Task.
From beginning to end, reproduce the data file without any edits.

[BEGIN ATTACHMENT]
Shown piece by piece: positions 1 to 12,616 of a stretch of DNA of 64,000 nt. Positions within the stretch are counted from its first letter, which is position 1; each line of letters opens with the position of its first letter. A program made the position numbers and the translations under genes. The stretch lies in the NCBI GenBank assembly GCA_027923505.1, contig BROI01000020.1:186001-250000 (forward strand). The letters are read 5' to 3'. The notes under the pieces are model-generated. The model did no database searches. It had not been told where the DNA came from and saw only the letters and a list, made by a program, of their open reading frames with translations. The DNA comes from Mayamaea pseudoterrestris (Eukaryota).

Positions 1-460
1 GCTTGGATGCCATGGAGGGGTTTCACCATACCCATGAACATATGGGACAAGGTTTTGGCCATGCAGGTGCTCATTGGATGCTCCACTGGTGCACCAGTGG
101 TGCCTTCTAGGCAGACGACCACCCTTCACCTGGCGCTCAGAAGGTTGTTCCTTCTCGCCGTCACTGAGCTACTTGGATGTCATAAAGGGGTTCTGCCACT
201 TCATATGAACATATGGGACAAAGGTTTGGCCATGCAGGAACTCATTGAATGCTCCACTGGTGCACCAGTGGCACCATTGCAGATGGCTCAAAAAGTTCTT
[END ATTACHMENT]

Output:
Shown piece by piece: positions 1 to 12,616 of a stretch of DNA of 64,000 nt. Positions within the stretch are counted from its first letter, which is position 1; each line of letters opens with the position of its first letter. A program made the position numbers and the translations under genes. The stretch lies in the NCBI GenBank assembly GCA_027923505.1, contig BROI01000020.1:186001-250000 (forward strand). The letters are read 5' to 3'. The notes under the pieces are model-generated. The model did no database searches. It had not been told where the DNA came from and saw only the letters and a list, made by a program, of their open reading frames with translations. The DNA comes from Mayamaea pseudoterrestris (Eukaryota).

Positions 1-460
1 GCTTGGATGCCATGGAGGGGTTTCACCATACCCATGAACATATGGGACAAGGTTTTGGCCATGCAGGTGCTCATTGGATGCTCCACTGGTGCACCAGTGG
101 TGCCTTCTAGGCAGACGACCACCCTTCACCTGGCGCTCAGAAGGTTGTTCCTTCTCGCCGTCACTGAGCTACTTGGATGTCATAAAGGGGTTCTGCCACT
201 TCATATGAACATATGGGACAAAGGTTTGGCCATGCAGGAACTCATTGAATGCTCCACTGGTGCACCAGTGGCACCATTGCAGATGGCTCAAAAAGTTCTT